Derk (Dick) Bleijenberg
Landbouwer, zoon van Berend Bleijenberg - landbouwer en Hendrika Engelen, geboren 17-12-1867 23:30 NL Bennekom , overleden 9-12-1938 USA IA Sioux Center en begraven Memory Gardens
Trouwt 1-4-1893 Ede  Aartje Lagerweij, dienstbode, dochter van Aart Lagerweij - arbeider en Jannetje Vlastuin, geboren 15-11-1873 NL Renswoude  overleden 2-4-1946 USA IA Sioux Center en begraven Memory Gardens
BLEYENBERG, DERK AND AARTJE (LAGERWY)
In the year 1893, Derk Bleyenberg and Aartje Lagerwy ware united in marriage in the Netherlands. They had a family of five children, four girls and one boy when they decided to move to America in Feb. 1902. The children's names ware Hendrika (Hattie), Jannetje (Jenny), Aartje (Ida), Berend (Ben), and Gerritje (Gertie).
Derk did some farming and bought and sold some cattle. He also peddled milk using a dog to pull the cart.
Seeing there was no future in Holland they decided to take that big step to move to the U.S. Uncle Henry Vonk was already living naar Sioux Center. Uncle William Vander Weide came a year later. They packed their belongings in a trunk, 3 feet wide, 4 feet long, and 3 feet deep. We still have the old trunk.
That trip took at least 5 weeks. The boat trip took about 3 weeks. When they arrived in New York they had to stay at least a day and a night on Ellis Island where all immigrants had health inspection and vaccinations. They must have been at least 3 days on a train. They landed in Maurice, Iowa and had a lunch by Evert Van Maanen. This whole trip must have been quite an experience. Gertie was only 4 months old. As Holland is only about one fourth the size of the state of Iowa, I wonder what went through their minds as they traveled halfway across the U. S. How they got to Sioux Center from Maurice I never heard.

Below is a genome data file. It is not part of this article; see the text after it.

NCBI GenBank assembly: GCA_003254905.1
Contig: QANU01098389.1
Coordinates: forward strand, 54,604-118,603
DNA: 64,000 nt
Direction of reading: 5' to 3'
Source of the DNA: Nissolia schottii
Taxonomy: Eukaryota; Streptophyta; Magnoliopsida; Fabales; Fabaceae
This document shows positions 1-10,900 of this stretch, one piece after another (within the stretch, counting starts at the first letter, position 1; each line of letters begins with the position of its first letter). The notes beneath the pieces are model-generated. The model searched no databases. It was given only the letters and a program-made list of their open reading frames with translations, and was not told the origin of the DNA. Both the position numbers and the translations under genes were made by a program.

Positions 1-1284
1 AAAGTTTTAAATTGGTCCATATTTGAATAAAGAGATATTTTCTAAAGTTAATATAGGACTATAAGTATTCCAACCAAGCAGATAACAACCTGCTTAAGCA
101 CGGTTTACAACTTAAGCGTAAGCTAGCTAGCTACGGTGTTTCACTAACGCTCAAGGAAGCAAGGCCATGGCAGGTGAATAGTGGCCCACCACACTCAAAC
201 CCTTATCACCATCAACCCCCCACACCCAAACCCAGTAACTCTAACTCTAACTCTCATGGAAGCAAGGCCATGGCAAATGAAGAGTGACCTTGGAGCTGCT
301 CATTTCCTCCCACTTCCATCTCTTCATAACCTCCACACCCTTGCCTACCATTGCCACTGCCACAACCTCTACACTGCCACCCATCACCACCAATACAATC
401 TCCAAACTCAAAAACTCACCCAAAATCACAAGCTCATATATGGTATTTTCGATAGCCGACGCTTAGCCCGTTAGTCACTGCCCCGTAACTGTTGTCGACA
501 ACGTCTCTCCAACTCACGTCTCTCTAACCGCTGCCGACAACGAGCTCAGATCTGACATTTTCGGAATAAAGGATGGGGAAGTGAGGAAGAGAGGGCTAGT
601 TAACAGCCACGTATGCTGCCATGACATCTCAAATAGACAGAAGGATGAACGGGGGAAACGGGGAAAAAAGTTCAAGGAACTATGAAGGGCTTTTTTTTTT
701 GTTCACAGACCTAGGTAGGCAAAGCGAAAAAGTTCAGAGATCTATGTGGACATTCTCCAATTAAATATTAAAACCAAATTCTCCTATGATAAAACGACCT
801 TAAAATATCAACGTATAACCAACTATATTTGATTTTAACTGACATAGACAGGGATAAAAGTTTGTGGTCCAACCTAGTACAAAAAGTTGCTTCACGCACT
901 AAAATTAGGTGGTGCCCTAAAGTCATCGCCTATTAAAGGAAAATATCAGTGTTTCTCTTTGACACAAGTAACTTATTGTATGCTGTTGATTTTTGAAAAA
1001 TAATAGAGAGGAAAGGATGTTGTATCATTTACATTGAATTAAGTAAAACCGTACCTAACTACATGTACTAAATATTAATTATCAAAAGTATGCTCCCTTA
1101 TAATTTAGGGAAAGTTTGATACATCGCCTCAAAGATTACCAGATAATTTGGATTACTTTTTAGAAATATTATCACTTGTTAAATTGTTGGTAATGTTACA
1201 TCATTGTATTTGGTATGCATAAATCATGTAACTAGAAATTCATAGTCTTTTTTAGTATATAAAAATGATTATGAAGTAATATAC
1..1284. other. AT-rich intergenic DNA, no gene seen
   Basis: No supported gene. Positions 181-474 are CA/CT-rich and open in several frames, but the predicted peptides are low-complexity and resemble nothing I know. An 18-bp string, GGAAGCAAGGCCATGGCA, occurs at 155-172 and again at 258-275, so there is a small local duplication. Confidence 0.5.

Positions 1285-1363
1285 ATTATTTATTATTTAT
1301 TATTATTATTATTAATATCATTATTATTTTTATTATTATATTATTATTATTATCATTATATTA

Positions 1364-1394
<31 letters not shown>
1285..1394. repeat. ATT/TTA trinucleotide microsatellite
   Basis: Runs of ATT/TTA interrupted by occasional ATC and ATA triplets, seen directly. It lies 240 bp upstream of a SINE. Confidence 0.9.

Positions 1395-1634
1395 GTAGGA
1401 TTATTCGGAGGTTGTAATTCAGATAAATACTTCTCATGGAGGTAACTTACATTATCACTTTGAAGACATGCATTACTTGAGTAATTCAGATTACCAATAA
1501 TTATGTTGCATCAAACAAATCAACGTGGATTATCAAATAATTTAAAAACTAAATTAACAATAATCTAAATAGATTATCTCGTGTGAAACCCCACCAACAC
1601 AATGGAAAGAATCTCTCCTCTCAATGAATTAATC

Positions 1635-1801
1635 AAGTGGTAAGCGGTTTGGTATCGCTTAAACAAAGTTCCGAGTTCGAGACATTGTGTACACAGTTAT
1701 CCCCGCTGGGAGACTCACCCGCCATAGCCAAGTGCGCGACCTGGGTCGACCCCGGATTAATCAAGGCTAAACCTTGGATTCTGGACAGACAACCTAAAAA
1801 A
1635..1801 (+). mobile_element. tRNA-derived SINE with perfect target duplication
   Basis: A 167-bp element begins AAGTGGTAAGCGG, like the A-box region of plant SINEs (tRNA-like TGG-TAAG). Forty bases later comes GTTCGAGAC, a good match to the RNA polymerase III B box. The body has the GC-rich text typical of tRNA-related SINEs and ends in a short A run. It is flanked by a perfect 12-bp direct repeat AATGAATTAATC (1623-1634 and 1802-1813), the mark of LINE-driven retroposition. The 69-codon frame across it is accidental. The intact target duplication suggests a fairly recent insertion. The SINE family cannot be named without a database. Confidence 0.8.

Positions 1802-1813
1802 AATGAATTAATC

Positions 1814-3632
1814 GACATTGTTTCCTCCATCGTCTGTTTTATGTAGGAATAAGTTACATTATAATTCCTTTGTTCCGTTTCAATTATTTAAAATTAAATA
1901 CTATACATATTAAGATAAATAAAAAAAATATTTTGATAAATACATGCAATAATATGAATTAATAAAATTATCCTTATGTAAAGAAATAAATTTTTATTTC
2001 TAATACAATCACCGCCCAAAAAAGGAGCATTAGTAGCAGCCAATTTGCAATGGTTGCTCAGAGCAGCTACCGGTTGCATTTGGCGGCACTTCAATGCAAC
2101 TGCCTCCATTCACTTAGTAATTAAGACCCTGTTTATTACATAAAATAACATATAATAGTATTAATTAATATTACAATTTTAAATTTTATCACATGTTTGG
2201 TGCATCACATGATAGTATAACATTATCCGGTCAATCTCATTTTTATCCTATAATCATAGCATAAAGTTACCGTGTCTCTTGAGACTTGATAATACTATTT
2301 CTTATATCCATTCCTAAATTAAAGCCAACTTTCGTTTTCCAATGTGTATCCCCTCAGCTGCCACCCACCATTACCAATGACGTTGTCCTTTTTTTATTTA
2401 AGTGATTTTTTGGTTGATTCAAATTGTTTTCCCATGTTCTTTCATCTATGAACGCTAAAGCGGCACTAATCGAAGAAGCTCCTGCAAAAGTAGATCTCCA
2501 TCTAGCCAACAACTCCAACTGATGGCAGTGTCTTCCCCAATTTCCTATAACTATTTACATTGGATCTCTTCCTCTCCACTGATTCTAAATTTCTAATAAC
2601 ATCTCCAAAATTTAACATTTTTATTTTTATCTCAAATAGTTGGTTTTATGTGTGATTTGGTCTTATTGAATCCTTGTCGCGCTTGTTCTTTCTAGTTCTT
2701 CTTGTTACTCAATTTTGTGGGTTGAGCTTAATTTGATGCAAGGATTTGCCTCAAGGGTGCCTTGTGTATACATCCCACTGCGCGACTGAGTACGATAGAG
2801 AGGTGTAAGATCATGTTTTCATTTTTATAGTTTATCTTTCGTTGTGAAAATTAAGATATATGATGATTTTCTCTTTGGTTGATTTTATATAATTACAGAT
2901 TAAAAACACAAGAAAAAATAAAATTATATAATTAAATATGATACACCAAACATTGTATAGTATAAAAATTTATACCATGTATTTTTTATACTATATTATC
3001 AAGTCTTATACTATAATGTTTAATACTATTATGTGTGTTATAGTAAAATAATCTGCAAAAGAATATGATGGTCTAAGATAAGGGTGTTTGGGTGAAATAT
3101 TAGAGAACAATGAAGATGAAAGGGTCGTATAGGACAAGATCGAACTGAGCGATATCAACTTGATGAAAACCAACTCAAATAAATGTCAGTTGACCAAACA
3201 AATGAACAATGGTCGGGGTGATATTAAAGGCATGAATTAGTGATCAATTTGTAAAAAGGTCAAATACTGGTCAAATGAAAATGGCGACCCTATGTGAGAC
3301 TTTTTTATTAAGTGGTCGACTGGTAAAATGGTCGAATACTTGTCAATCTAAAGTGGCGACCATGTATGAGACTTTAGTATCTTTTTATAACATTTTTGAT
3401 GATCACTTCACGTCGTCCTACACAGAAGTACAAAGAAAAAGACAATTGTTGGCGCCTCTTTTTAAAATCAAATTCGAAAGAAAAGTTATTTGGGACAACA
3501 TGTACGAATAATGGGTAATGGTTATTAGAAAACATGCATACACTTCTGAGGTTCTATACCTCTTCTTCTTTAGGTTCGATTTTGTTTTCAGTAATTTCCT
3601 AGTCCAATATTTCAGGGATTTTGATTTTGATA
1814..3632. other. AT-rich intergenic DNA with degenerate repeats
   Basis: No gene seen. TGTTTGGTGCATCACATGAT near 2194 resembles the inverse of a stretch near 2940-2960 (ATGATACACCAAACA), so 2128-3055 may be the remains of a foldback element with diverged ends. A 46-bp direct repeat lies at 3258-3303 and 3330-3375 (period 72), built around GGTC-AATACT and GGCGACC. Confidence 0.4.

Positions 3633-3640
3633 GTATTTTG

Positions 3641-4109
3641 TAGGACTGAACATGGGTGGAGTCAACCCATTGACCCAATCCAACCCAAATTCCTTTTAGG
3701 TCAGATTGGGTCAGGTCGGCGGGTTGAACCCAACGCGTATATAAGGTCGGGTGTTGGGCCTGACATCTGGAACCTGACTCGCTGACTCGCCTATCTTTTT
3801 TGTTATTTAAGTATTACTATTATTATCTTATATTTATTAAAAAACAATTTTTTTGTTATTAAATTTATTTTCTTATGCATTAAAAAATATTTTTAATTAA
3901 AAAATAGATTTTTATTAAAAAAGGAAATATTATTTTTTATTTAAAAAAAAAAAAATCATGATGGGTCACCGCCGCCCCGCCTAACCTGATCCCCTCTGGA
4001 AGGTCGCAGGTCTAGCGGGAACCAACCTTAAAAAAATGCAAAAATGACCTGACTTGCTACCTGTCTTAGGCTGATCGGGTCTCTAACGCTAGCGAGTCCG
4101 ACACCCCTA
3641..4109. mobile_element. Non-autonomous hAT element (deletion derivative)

The Derk Bleyenberg family in 1906
Their first home was on the spot where the First Reformed Church is now standing. Father Bleyenberg got a job on the farm of Ed Doornink. That is the land where the Coop Cattle Confinement now is. He walked the four miles twice a day earning $1.00 per day. If the weather looked stable in the evening he sometimes stayed overnight. The people were very tornado conscious, as a big tornado had hit the area a few years before. One evening the weather looked very nice so Dad stayed on the farm. That night a storm struck the community which lasted a large part of the night. Mother with her brood of little ones went to the old Vander Ploeg's house. He was the grandfather of Art Vander Ploeg. Mother and the girls wore wooden shoes, and had left them outside. The next morning there were no "klompen". They had blown away. A big loss, Iím sure. The church building had collapsed during the storm and much damage was done in the area.
We then moved to a house about a block north. Later we moved west across the railroad tracks where Reinard Dykstra now lives. Gerrit was born here.
In the fall of the year Dad worked for Henry Wandscheer who owned a threshing machine. All the grain was stacked in those days. Dad had to pitch the bundles into the machine earning $1.25 per day. They started at sunrise and worked till dark. Sometimes he would stack the straw and got a bonus of $1.00.
The next place we lived was a 120 acre farm across the road of where brother Dick now lives. That is the land where Van Regenmorter has his chicken ranch and where the new housing area is being developed. On this place Dick and Bess were born.
After a few years we moved 3 miles west to the farm where John Vander Hoef lived. It was when we lived here that Dad went to visit the Old Country. I think it was in 1912.
In 1914 we moved near Ireton. In 1929 they had a farm sale and moved to the place where Bert Regenerus now lives. Here Dad passed away on Dec. 9,1938, at the age of 71.
After a few years Mother moved to a house just east of the Standard Station. This is now a parking area of Case Van Velsen. Here Mother passed away on April 2, 1946, at the age of 73.
NOTE: This story was written by Ben Bleyenberg as he remembers their history and was read at a Bleyenberg get-together on Nov. 7, 1980.
Submitted by Wilmyna Jansma